Broggi also sees an arbitrage possibility for those who have bonds in pesos that adjust by Badlar rate or CER. These titles do not enter this exchange, but could be a bridge to it. “We see a clear opportunity to exchange current CER bonds for new CER bonds through AY24 or AO20.”
However, for those who already have local law bonds in dollars, Broggi still believes it is more convenient to opt for securities in foreign currency. Although it clarifies: “It will have to be analyzed when the date comes, because the exchange ratios could change, favoring the option of a CER bond and the strategy depends on the price of the MEP dollar.”
Meanwhile, a Delphos Investment report reported: “An individual in whose portfolio there are positions in titles that adjust by CER could go from those positions to AY24 or AO20 and go to the exchange for the new Boncer, in such a way that, when these new bonds are located in the current curve, the potential upside it would be around 12% ”.
Santiago López Alfaro, partner at Delphos, added: “We see income opportunities for people who today do not have positions in local law debt. The bonds we like the most are the short ones (the AO20, the AY24) and the DICA. The DICA because it has the best exchange option as it is similar to the DICY and the short bonds because you have the option of, when the exchange comes, go to bonds with longer CERs ”.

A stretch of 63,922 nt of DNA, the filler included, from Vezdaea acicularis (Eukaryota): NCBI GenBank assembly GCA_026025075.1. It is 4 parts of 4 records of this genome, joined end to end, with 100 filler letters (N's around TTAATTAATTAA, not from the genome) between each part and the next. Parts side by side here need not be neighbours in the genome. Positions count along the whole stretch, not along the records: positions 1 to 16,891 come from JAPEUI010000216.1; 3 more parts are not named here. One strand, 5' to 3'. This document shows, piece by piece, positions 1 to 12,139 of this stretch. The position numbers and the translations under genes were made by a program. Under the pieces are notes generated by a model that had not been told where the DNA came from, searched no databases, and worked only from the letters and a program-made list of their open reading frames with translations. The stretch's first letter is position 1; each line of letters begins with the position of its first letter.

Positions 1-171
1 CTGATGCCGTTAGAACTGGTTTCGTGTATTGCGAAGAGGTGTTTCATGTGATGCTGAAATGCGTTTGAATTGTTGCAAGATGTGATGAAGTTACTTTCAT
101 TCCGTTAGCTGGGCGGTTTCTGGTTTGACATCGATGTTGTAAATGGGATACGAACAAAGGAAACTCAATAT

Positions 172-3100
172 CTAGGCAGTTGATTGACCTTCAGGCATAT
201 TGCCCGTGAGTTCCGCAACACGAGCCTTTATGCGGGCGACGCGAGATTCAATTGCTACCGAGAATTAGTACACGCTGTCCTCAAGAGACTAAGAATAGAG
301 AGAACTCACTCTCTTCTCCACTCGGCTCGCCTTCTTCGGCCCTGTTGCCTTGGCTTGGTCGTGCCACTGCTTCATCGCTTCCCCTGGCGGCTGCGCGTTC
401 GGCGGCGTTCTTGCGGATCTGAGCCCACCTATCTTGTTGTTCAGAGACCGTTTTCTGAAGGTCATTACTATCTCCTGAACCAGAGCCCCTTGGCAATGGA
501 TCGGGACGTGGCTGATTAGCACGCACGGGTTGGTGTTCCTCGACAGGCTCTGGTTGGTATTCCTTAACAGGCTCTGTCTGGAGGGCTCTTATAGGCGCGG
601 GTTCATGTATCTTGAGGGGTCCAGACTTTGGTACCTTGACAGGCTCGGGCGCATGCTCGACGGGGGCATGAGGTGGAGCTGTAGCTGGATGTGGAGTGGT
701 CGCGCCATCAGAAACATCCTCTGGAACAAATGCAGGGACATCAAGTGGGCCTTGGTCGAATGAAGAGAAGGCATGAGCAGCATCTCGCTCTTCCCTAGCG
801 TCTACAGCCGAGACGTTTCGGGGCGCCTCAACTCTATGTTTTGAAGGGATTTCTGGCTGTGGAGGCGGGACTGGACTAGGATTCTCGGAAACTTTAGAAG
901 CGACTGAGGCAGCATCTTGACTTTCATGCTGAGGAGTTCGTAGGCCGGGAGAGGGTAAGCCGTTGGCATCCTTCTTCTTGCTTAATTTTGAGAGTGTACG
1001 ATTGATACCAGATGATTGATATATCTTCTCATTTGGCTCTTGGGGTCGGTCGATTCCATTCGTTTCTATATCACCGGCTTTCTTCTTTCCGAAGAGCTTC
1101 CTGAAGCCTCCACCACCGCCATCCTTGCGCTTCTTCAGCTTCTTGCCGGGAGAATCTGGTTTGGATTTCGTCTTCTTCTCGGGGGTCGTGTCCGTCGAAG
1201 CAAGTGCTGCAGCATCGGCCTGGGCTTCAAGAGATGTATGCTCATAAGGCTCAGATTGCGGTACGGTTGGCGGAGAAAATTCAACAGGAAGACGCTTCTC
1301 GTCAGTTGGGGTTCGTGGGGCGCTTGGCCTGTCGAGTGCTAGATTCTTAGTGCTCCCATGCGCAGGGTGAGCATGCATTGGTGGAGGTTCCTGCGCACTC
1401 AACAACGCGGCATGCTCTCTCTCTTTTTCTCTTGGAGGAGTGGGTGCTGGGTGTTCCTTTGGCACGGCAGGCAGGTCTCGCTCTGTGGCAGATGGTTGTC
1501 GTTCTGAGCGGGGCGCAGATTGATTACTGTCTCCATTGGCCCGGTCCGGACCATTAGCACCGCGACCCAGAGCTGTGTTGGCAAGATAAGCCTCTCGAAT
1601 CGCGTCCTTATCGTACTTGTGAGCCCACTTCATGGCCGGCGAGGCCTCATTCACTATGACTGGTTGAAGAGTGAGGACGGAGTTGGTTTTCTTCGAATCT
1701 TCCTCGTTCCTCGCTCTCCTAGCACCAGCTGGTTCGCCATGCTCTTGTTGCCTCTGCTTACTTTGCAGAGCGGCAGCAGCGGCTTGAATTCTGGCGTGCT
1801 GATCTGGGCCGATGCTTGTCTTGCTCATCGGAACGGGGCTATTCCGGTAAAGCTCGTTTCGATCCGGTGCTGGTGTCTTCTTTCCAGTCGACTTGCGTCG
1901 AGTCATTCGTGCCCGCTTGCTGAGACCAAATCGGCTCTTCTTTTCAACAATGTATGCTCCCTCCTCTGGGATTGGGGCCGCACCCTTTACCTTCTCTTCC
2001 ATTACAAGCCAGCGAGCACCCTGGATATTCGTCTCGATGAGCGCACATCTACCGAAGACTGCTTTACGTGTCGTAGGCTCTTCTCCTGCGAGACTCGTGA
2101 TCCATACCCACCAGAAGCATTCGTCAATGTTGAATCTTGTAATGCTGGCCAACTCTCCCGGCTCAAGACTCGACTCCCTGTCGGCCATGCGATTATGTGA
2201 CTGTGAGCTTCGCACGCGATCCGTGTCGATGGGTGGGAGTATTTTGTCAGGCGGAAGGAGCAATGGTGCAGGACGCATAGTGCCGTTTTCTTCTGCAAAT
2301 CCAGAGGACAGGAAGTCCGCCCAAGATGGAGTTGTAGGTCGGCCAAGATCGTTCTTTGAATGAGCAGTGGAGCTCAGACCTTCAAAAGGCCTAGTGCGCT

For his part, Walter Morales, president of Wise, indicated: “In dollars, the only bond we recommend is 2030, which will surely be used for MEP and CCL, which will inflate its price. Also because we cannot guarantee the ability to pay for the next 20 years. In addition, we see the option of converting to pesos for the 2026 bond that adjusts for CER (especially for those who cannot exchange for 2030) attractive, since we believe that inflation will be high in the coming years. And we believe that from mid-2021 the dollar will lag behind ”.
For his part, the research manager of Invertir Online, José Bano, considered that the best option for investors is to enter the exchange, although he does not believe that there are entry points for those who do not have Argentine bonds. “Due to the exchange ratio and the expected price of a new bond, there would not be much upside, except that the country risk falls to 500 points.”
In a similar vein, Cohen’s chief strategy officer, Diego Falcone, stated: “We think it’s better to wait and see. I do not see the feasibility of the Government implementing an orthodox plan. We will see what happens with the fiscal plan when you sit down to negotiate with the Fund ”.
Meanwhile, Federico Broggi considered: “In a world with an interest rate of 0, with high issues from the different global central banks and more relaxed liquidity conditions, and thinking that Argentina will not have important maturities with the private sector for 3 or 4 years , an exit yield of 10% would be correct, achievable. In this sense, the bonds would have an upside range of between 15% and 20% for the exchange. So we continue to see value “